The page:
In the month when the Church celebrates our Lady of Lourdes (Feb 11) and the child who saw her (St. Bernadette, Feb 18), I decided to read more aboutIn the month when the Church celebrates our Lady of Lourdes (Feb 11) and the child who saw her (St. Bernadette, Feb 18), I decided to read more about Lourdes. "The Song of Bernadette" by Franz Werfel was much more inspiring and informative than I would have thought, judging from the good but sentimental Hollywood classic developed from it. And then there comes this book, a compilation of texts from Bernadette's life as a religious, from the age of 22 until her death at 35.
The clear message: Bernadette was a saint not solely because she was graced with 18 visions of "that one," a lady she never referred to as the Virgin Mary. Bernadette was a great saint not only by grace but also by works: as a religious she strove every but as much as Thérèse of Lisieux to be holy. "What was mine no longer belongs to me," Bernadette wrote soon after taking the veil. "I have given all to Jesus."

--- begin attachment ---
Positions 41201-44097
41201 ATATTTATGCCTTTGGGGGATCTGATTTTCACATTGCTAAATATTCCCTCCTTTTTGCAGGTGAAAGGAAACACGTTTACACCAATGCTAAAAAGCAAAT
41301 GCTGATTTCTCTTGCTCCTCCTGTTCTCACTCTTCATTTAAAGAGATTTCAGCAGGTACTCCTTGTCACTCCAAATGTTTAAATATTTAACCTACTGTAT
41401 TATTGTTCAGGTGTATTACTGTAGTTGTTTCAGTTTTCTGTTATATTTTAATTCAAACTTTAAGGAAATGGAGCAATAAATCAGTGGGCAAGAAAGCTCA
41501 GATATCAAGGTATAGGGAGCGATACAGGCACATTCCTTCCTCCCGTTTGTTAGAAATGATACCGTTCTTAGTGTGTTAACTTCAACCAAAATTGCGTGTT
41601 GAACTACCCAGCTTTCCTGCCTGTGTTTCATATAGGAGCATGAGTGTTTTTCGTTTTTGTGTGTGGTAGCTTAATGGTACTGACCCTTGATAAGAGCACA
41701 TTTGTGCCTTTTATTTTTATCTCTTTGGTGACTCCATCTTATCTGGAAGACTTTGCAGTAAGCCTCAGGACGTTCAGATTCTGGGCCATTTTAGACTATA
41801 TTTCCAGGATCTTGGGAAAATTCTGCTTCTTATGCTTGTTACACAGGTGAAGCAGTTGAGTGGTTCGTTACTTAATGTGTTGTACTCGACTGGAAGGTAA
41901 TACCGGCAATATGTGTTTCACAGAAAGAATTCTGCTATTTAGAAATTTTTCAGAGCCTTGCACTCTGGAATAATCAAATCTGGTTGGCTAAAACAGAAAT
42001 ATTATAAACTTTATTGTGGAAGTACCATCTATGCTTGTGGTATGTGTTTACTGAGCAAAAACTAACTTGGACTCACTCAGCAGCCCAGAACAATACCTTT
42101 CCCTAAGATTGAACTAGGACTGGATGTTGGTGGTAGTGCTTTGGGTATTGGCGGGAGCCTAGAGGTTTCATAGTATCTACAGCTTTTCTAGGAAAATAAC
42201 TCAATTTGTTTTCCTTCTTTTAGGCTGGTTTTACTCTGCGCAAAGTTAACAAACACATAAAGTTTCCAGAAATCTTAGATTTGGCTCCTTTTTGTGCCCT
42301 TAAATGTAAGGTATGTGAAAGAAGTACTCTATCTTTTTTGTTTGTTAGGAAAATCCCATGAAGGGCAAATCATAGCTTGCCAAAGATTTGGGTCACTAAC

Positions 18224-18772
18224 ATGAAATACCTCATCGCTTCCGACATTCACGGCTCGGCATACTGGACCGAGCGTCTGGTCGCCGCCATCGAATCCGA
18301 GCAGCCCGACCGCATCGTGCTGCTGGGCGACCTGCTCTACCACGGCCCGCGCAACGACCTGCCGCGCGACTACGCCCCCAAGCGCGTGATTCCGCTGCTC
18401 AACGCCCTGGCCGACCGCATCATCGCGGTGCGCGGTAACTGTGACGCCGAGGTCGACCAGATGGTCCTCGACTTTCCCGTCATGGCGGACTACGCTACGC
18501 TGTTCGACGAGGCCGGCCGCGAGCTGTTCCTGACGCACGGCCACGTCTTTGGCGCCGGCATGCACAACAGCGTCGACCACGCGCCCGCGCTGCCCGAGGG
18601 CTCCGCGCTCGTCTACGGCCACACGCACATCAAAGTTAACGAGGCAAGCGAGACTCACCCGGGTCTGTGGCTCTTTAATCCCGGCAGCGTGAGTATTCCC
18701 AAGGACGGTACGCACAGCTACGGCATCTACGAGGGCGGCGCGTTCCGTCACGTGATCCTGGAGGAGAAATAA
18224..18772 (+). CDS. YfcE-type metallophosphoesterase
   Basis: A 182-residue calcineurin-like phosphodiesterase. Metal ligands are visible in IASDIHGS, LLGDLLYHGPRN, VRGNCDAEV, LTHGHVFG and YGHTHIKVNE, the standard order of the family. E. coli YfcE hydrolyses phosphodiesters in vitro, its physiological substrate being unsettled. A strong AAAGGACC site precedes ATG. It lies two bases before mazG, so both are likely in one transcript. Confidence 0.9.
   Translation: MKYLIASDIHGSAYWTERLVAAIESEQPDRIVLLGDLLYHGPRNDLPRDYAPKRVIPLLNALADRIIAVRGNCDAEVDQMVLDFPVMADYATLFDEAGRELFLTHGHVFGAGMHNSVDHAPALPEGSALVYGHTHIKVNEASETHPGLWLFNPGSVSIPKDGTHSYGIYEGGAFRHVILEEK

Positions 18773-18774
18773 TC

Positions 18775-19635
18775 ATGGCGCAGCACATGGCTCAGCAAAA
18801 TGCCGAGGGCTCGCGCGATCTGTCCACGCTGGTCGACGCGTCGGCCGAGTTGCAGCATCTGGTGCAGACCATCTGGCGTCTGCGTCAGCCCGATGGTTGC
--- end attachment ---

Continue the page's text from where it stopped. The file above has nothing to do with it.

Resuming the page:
This volume includes her journal, her letters from the convent in Nevers to friends and family back home in Lourdes, an account of her death by a beloved sister nun, and other fragments. They add up to a sometimes repetitious (hence four stars), always inspiring portrait of a saintly life, convinced of its own nothingness, radiant with love of God.
My favorite quote: "From this moment on, anything concerning me is no longer of any interest to me. I must belong entirely to God, and God alone. Never to myself."...more